Pope Francis has ended his three-day visit to Arabia. The closing mass at Abu Dhabi's Zayed Sports City Stadium was attended by more than 120.000 people attended, including about 4.000 Muslims.
At noon on Tuesday (local time), Crown Prince Muhammad bin Zayed Al Nahyan saw off Pope Francis at the presidential airport in the United Arab Emirates capital, Abu Dhabi. Both held hands and spoke a few words with the help of an interpreter before the pope boarded the Boeing 787-9 of the national carrier Ethiad Airways.
As of Sunday, Francis was the first pope in history to visit the Arabian Peninsula. The visit was marked by interfaith dialogue. In his central address Monday at an interfaith conference, Francis condemned wars and called for religious freedom and peace and brotherhood.
With the rector of Cairo's Al-Azhar University, Grand Imam Ahmad Mohammad Al-Tayyeb, one of the most important scholars in the Islamic world, the pope signed a joint declaration on the theme of "human brotherhood". The document calls for solidarity among all people and respect for human rights, condemns hatred and bloodshed, and violence, especially terrorism, which instrumentalizes religion.
Joint declaration for peace
The Catholic Church leader and the rector of Cairo's Al-Azhar University had signed the document Tuesday evening – to applause at the end of a two-day interfaith meeting on "Human Fraternity" in Abu Dhabi. The document calls for solidarity among all people and respect for human rights, condemns hatred and bloodshed, as well as violence, especially terrorism, which instrumentalizes religion.
On the other hand, the role of religions in building peace in the world is emphasized. "With this document, we commit ourselves and ask the masterminds of international politics and economics to make a serious commitment to promoting a culture of tolerance, coexistence and peace," the statement reads. Bloodshed must be prevented, conflicts, wars and environmental degradation must be stopped.
Francis and Al-Tayyeb call for equal rights for all citizens of a country, freedom of religion as well as freedom of expression. They also made special mention of protecting the rights of children and the elderly. In addition, the right of women to education, work and hold political office must also be recognized, he said. In their statement, the Pope and the Grand Imam also explicitly condemn sexual exploitation. Likewise, they are directed against individualism and materialism. They also express concern about a decline in moral values. "We condemn all practices that threaten life, such as genocide, acts of terrorism, forced displacement, organ trafficking, abortion, euthanasia and policies that support all of these," the document said.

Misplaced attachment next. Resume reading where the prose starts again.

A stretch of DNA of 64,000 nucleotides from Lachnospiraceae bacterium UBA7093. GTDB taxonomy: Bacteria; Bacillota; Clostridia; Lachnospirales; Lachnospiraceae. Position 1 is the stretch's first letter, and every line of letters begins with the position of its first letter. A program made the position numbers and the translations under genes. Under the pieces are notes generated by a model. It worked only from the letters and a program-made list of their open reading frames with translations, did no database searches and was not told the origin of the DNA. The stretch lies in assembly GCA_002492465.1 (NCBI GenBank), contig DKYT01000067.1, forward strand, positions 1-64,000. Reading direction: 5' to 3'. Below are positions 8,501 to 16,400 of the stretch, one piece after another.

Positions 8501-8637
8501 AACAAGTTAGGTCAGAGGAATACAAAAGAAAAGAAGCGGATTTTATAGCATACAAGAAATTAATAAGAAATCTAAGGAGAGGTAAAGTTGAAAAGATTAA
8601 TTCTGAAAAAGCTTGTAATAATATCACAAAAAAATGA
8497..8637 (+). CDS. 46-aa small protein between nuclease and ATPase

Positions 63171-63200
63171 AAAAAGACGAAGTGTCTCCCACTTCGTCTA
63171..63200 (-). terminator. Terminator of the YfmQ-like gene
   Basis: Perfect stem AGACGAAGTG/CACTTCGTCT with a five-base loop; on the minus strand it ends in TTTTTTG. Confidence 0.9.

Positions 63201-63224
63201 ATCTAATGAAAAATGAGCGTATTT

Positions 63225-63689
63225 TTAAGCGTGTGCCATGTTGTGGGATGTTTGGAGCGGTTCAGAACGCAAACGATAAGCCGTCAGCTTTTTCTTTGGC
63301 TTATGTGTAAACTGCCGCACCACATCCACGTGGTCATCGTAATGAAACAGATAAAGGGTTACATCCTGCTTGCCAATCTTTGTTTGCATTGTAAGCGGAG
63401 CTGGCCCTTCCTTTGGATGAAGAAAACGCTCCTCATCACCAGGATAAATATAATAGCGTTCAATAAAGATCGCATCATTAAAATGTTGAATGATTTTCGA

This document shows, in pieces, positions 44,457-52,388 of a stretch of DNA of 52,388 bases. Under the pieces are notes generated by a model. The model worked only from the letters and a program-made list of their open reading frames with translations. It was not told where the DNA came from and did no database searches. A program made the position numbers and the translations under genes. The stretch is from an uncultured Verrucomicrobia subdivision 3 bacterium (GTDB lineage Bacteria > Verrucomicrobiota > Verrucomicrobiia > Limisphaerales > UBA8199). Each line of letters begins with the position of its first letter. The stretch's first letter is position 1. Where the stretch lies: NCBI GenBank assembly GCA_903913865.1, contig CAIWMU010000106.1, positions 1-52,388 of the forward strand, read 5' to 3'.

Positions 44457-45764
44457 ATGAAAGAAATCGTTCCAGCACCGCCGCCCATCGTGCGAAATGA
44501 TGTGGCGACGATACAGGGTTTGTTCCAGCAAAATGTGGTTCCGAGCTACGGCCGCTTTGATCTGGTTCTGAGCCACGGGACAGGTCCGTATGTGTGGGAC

Pope's visit a sign of pastoral care, he said
Pope Francis celebrated a large church service at the end of his trip. The mass at the Zayed Sports Stadium was attended by more than 120, according to church sources.000 people attended, including some 4.000 Muslims. At the closing Mass, Francis thanked all participants. He mentioned Chaldean, Coptic, Greek Catholic, Melkite, Latin, Maronite, Syriac Catholic, Syro-Malabar and Syro-Malankar Christians. Francis also thanked the Catholic bishop for southern Arabia, Swiss Bishop Paul Hinder, for his work.
Hinder spoke of a "historic moment" in his welcoming remarks. The pope's visit to the United Arab Emirates is a sign of pastoral care for "this Church made up of migrants from all over the world," the Capuchin said. He said Christians in the Arabian Peninsula want to live their faith there according to St. Francis and profess their faith without dispute. There was clear applause when Bishop Hinder thanked Crown Prince Muhammad bin Zayid and the government for making the historic papal visit to Abu Dhabi possible. They had made Zayed Stadium available free of charge for the papal mass.
Be oases of peace
Francis encouraged the Christians of the Arabian Peninsula in their faith and commitment to peace. They should be rooted in Jesus and do good. In his homily this noon, he said, "Let your communities be oases of peace." Further he said: "Who is right, Jesus or the world? To understand, we look at how Jesus lived: Poor in material things and rich in love he healed many lives, but did not spare his own. He came to serve, not to be served; he taught us that it is not he who has who is great, but he who gives."
The vast majority of Christians in the Arabian Peninsula are migrant workers, mainly from India, Pakistan and the Philippines. The intercessions of the Pope's Mass were recited in different languages. "You are a choir that includes a diversity of nations, languages and rites" said Francis; "a diversity that the Holy Spirit loves and wants to bring more and more into harmony to make of it a symphony". The Pope thanked them for their commitment; they all gave witness to the faith and built up the Church.
In his homily, the 82-year-old head of the Church also recalled St. Francis of Assisi's encounter with Egyptian Sultan Malik al-Kamil exactly 800 years ago. It is important to follow the example of the saint and avoid disputes, he said. The pope ared the faithful that God would stand by them even in difficult times and urged them to "live united with God even in affliction". He called Christians to "holiness of everyday life". To this end, he referred to the biblical beatitudes. They asked not to "perform superhuman feats, but to follow Jesus in everyday life".